TN: Are the House speaker and his lobbyist wife teaming up for AT$T?
Posted on January 17, 2008 - 9:25am.
from: Nashville Scene
by Jeff Woods
Even the jaded denizens of the state Capitol are wrinkling their noses at House Speaker Jimmy Naifeh’s intervention in one of the legislature’s costliest business battles ever.
Hordes of lobbyists are cashing in on AT&T’s attempt to compete with cable TV companies in Tennessee—and so is Naifeh, assuming he derives benefit from his lobbyist wife Betty Anderson’s lucrative income.
Last year, with Anderson lobbying for the cable industry’s Tennessee Cable Telecommunications Association, Naifeh was cool to AT&T’s legislation, and it failed. This year, Anderson has switched sides, signing on as a consultant with AT&T, and suddenly—guess what?—Naifeh is springing into action, leading lengthy negotiations in the past month to hammer out a compromise that’s likely to favor his wife’s client.
The working relationship between Anderson, known as the state’s most powerful lobbyist, and Naifeh, the House speaker for 16 years, has long been controversial—critics say it amounts to legal bribery—but rarely has Betty’s influence over Jimmy seemed so obvious. Asked about the apparent conflict of interest, Naifeh casts himself as an unbiased mediator between cable companies and AT&T, which combined to spend nearly $11 million lobbying the bill last year alone.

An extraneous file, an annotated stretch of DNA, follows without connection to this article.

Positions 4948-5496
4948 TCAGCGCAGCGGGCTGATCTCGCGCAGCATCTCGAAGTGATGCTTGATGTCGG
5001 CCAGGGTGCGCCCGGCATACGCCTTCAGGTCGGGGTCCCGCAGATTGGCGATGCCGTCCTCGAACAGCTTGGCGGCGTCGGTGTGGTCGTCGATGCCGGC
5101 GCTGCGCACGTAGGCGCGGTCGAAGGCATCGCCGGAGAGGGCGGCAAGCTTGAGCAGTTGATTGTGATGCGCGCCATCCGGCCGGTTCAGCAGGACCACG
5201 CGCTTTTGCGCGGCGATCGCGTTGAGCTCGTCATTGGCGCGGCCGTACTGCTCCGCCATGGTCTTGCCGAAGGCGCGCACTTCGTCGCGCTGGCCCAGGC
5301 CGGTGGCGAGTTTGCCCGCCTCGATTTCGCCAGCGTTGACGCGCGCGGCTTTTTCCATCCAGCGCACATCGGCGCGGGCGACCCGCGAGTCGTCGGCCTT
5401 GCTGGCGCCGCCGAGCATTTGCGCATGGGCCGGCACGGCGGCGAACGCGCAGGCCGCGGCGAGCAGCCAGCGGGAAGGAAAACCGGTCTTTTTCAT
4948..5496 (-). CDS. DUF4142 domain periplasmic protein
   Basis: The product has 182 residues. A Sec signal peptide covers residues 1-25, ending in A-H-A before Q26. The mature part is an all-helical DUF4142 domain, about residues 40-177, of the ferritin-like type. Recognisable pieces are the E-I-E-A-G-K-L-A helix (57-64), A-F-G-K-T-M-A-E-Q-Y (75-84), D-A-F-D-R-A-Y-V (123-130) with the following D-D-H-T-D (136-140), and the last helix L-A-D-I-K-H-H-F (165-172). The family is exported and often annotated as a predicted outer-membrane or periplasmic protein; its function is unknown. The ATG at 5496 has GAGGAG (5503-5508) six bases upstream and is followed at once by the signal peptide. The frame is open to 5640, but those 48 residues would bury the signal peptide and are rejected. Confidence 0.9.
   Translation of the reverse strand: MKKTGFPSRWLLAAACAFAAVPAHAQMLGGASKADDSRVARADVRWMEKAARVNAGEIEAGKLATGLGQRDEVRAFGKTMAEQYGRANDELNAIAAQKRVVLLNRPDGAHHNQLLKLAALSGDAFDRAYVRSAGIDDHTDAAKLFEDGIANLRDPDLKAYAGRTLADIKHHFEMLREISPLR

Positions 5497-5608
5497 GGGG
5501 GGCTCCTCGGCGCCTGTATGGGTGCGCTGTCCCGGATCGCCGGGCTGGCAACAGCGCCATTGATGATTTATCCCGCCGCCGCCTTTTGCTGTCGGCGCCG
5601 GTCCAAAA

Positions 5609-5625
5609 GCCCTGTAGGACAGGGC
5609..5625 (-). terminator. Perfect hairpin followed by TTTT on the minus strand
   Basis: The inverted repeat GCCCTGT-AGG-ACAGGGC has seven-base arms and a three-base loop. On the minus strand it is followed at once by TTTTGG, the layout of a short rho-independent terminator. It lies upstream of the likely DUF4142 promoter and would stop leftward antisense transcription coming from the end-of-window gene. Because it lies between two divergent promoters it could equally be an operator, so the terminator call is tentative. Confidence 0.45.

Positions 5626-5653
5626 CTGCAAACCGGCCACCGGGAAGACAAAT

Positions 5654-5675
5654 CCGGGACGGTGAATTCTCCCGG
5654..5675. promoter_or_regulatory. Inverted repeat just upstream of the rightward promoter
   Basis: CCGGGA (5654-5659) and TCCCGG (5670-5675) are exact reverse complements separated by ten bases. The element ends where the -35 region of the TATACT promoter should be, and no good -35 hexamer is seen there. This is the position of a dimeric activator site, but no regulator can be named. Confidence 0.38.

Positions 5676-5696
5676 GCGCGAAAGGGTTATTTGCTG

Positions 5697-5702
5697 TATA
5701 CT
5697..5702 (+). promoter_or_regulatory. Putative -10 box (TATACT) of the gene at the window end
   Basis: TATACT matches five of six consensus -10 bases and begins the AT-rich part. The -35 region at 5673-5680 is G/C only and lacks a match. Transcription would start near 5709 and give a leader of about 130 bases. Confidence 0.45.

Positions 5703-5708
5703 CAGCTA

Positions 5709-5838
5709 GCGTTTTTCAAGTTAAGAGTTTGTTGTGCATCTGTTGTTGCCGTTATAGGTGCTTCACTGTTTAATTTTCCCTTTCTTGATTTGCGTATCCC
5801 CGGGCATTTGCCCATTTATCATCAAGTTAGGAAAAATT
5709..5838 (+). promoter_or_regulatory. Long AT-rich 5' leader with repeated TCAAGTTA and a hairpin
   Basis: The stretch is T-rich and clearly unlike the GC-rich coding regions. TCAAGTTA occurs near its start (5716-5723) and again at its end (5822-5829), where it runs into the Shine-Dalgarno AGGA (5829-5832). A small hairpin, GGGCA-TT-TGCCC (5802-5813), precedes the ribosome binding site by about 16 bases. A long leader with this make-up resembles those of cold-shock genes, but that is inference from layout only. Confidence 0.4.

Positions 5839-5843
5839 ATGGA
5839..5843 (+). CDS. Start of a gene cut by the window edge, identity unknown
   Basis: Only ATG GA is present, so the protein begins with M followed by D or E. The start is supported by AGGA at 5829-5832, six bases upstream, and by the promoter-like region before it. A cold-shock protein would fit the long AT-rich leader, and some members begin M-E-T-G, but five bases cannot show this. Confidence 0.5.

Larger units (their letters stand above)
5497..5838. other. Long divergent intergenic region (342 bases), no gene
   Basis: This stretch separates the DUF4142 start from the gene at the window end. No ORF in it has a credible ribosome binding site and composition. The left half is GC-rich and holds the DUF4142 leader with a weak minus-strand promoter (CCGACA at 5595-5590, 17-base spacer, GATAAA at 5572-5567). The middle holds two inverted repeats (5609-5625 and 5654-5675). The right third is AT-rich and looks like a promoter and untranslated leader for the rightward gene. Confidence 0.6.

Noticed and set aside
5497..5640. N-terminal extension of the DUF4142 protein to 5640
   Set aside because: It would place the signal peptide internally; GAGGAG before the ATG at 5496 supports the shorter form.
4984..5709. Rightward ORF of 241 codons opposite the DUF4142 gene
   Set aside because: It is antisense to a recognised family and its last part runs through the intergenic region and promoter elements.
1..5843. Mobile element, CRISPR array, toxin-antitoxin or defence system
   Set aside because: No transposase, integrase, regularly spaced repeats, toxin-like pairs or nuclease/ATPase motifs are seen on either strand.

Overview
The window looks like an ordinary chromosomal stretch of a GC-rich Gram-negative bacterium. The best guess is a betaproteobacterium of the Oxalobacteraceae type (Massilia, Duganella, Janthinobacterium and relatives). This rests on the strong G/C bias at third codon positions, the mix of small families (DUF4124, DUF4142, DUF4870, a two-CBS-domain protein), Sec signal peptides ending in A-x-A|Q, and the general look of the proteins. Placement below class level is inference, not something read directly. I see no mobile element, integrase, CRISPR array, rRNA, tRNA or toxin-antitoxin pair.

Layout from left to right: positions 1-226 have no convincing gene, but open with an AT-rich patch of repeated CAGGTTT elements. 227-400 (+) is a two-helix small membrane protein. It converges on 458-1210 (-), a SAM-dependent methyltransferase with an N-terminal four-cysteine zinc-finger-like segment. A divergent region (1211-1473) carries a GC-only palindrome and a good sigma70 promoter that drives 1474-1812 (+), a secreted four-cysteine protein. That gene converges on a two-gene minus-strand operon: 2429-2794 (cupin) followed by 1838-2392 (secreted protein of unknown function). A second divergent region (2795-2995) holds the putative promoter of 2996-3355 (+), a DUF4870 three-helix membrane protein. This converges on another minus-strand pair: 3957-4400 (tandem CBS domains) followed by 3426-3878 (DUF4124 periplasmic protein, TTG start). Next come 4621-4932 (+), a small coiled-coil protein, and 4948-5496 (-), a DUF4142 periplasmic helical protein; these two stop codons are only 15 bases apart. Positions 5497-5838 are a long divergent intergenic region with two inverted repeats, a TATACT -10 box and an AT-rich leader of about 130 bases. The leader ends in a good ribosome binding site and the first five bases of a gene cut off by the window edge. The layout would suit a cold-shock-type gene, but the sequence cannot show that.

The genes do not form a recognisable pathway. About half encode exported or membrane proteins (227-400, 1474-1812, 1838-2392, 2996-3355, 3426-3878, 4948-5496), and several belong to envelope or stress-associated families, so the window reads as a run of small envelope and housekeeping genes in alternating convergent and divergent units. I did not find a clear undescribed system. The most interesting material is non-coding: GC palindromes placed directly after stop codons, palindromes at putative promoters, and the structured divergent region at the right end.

In a statement to the Scene, he says, “I have remained neutral on this issue since its inception. I have asked the differing interests to come together and engage in talks to see if they can resolve their differences. I will continue to let the parties talk and will not take a position while these talks are ongoing. I am not swayed by any lobbyist who might be involved. At this time, I remain neutral.”
For all Naifeh’s insistence on neutrality, though, he seems to have become a de facto proponent of AT&T’s bottom-line position simply by demanding negotiations. It’s AT&T that wants to cut a deal. Cable companies like the marketplace the way it is. Except for some competition from satellite TV companies, cable providers enjoy monopolies. AT&T may not get everything it wants, but any agreement would almost certainly change the cable TV franchise system to let AT&T compete statewide, which is the main goal of the telecommunications giant.
Rep. Charles Curtiss, chairman of the House Commerce Committee, recognizes that any improvement in the legislation’s prospects for passage is “due to Speaker Naifeh.”
“The cable providers and AT&T are sitting around the table and trying to work out their differences. I could have never gotten that done last year,” Curtiss said during the House leadership’s weekly news conference. “And I don’t believe I could have done it this year had the speaker not intervened.”
Anderson, who married Naifeh at the governor’s mansion in 1995, emphasizes that she has been hired as a consultant, not as a lobbyist, on the cable TV bill and other issues related to AT&T’s business, as if the lobbyist/consultant distinction matters in this context. She says she quit working for the cable industry only because her lobbying/law firm, Baker Donelson, saw it as a conflict of interest. Baker Donelson does tax work for AT&T. Since going to work for AT&T, she says she’s not tried to influence Naifeh on AT&T’s legislation, or any other bill for that matter.